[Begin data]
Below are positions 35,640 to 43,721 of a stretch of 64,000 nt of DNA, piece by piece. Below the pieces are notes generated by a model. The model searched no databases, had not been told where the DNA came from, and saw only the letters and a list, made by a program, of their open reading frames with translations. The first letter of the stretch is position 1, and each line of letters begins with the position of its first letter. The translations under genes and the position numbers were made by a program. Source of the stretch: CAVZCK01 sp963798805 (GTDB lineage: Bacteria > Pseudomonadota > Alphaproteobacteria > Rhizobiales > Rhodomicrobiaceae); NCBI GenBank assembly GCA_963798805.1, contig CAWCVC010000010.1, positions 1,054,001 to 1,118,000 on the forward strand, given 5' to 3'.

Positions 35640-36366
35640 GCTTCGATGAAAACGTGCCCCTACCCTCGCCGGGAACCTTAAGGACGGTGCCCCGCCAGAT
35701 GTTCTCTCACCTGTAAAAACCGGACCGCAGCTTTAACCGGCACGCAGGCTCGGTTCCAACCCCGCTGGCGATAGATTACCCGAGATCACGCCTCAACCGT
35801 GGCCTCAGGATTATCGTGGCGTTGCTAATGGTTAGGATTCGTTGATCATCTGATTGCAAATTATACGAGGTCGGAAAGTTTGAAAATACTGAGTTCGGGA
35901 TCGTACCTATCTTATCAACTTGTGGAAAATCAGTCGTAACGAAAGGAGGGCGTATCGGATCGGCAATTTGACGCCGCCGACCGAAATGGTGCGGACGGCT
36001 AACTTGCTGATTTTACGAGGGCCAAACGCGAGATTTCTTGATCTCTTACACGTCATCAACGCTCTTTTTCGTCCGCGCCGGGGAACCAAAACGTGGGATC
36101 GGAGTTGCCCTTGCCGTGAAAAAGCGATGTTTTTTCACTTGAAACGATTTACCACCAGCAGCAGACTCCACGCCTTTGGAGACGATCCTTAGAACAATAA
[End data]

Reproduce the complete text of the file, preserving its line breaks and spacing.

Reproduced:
Below are positions 35,640 to 43,721 of a stretch of 64,000 nt of DNA, piece by piece. Below the pieces are notes generated by a model. The model searched no databases, had not been told where the DNA came from, and saw only the letters and a list, made by a program, of their open reading frames with translations. The first letter of the stretch is position 1, and each line of letters begins with the position of its first letter. The translations under genes and the position numbers were made by a program. Source of the stretch: CAVZCK01 sp963798805 (GTDB lineage: Bacteria > Pseudomonadota > Alphaproteobacteria > Rhizobiales > Rhodomicrobiaceae); NCBI GenBank assembly GCA_963798805.1, contig CAWCVC010000010.1, positions 1,054,001 to 1,118,000 on the forward strand, given 5' to 3'.

Positions 35640-36366
35640 GCTTCGATGAAAACGTGCCCCTACCCTCGCCGGGAACCTTAAGGACGGTGCCCCGCCAGAT
35701 GTTCTCTCACCTGTAAAAACCGGACCGCAGCTTTAACCGGCACGCAGGCTCGGTTCCAACCCCGCTGGCGATAGATTACCCGAGATCACGCCTCAACCGT
35801 GGCCTCAGGATTATCGTGGCGTTGCTAATGGTTAGGATTCGTTGATCATCTGATTGCAAATTATACGAGGTCGGAAAGTTTGAAAATACTGAGTTCGGGA
35901 TCGTACCTATCTTATCAACTTGTGGAAAATCAGTCGTAACGAAAGGAGGGCGTATCGGATCGGCAATTTGACGCCGCCGACCGAAATGGTGCGGACGGCT
36001 AACTTGCTGATTTTACGAGGGCCAAACGCGAGATTTCTTGATCTCTTACACGTCATCAACGCTCTTTTTCGTCCGCGCCGGGGAACCAAAACGTGGGATC
36101 GGAGTTGCCCTTGCCGTGAAAAAGCGATGTTTTTTCACTTGAAACGATTTACCACCAGCAGCAGACTCCACGCCTTTGGAGACGATCCTTAGAACAATAA